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Hakuoki: Kyoto Winds

"This piece of historical fiction strikes a wonderful balance between anime stylization and reverence to Bakumatsu era (1853-1867) sensibilities."

I have played many otome games, as evidenced by my review catalog, and 2012's Hakuoki: Demon of the Fleeting Blossom for PSP was my favorite in that genre. For those unaware, an otome game is a visual novel where the protagonist is a girl following the storyline paths of various male characters toward one of several endings. I loved Hakuoki's gripping story filled with swashbuckling action, intense period drama, and romances portrayed with dignified strength rather than the usual cloying sappiness. For those curious, my review from before can be found here.

However, it has been five years since I played Hakuoki: Demon of the Fleeting Blossom so while I remember really liking it, I don't remember specifics of my play experience. I offer this introduction/disclaimer because Hakuoki: Kyoto Winds, for Vita, is a remaster/director's cut version of this fantastic game that not only enhances the original's merits but adds additional storyline paths and characters. Therefore, not only did I approach Hakuoki: Kyoto Winds from a place of nostalgia (since I've played it before) but also with a fresh set of eyes (because it's been years since I played it and there is new content).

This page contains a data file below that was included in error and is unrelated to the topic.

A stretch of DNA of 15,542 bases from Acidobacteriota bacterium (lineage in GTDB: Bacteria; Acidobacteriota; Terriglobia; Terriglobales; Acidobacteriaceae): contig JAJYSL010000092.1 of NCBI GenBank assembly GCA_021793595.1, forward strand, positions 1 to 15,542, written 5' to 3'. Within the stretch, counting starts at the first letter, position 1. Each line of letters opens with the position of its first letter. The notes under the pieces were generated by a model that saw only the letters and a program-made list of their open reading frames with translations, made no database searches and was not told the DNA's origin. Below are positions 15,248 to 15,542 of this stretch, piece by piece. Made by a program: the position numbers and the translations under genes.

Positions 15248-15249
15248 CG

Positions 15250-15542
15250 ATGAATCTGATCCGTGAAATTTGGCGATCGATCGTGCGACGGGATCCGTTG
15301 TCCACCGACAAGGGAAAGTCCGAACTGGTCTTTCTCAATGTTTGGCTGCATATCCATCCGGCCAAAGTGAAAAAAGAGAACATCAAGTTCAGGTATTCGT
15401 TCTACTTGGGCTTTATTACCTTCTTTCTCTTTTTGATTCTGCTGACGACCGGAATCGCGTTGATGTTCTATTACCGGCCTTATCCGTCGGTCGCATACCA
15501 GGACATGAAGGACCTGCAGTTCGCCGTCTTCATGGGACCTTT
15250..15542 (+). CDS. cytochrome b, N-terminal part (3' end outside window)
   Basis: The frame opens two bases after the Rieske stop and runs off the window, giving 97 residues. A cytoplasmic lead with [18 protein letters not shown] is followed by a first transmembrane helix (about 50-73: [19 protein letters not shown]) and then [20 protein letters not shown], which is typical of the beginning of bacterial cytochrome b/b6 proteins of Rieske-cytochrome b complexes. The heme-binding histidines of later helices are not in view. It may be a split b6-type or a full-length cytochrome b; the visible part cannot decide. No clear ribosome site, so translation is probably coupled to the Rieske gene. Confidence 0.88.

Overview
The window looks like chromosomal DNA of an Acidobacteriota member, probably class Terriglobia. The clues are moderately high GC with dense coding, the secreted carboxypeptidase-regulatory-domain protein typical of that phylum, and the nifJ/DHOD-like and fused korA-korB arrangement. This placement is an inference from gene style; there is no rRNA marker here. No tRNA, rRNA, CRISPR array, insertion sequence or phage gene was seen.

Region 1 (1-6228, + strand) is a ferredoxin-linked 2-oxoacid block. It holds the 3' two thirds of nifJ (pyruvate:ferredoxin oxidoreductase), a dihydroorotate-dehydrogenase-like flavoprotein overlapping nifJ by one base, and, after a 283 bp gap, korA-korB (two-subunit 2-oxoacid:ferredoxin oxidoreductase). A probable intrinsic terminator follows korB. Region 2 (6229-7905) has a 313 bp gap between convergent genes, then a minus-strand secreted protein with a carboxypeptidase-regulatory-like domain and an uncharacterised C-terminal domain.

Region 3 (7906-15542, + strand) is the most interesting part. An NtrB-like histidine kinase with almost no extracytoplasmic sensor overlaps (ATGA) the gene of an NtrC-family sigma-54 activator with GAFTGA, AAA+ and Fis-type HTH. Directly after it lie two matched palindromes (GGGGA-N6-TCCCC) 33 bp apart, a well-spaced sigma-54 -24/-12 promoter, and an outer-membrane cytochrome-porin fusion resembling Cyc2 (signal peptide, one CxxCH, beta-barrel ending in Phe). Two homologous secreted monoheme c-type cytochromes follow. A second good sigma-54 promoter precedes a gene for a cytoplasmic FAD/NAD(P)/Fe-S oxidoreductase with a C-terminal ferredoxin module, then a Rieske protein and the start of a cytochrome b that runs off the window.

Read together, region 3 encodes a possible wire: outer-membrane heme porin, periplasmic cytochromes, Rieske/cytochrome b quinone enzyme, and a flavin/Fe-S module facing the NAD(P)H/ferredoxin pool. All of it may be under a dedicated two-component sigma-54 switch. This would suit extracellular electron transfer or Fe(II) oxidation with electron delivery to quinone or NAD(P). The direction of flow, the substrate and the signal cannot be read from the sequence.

For those who've played this game before, all you really need to know is that the additional character paths feel like they were always meant to be present in the storyline. Nothing felt shoehorned in at all. I remember the overall story enveloping Hakuoki: Demon of the Fleeting Blossom being sweepingly grand and complex, and Hakuoki: Kyoto Winds is akin to that game having spent 5 years at the gym, adding several kilograms of muscle to an already beefy plot.

The story details the arduous journey of Chizuru Yukimura, the daughter of a renowned doctor named Kodo. Kodo embarked on a secretive journey to Kyoto when Chizuru was younger, and suddenly disappeared. Chizuru, sensing something is not right, disguises herself as a boy (since a woman traveling alone in 19th century Japan would have a massive target on her back) and journeys to Kyoto to find some answers of her own. Unfortunately, as night falls, she's accosted and chased by some ronin (rogue samurai) who want to steal her heirloom kodachi (short sword). These ronin are later killed by another gang of ronin, these ones pale and demonic-looking with blood red eyes.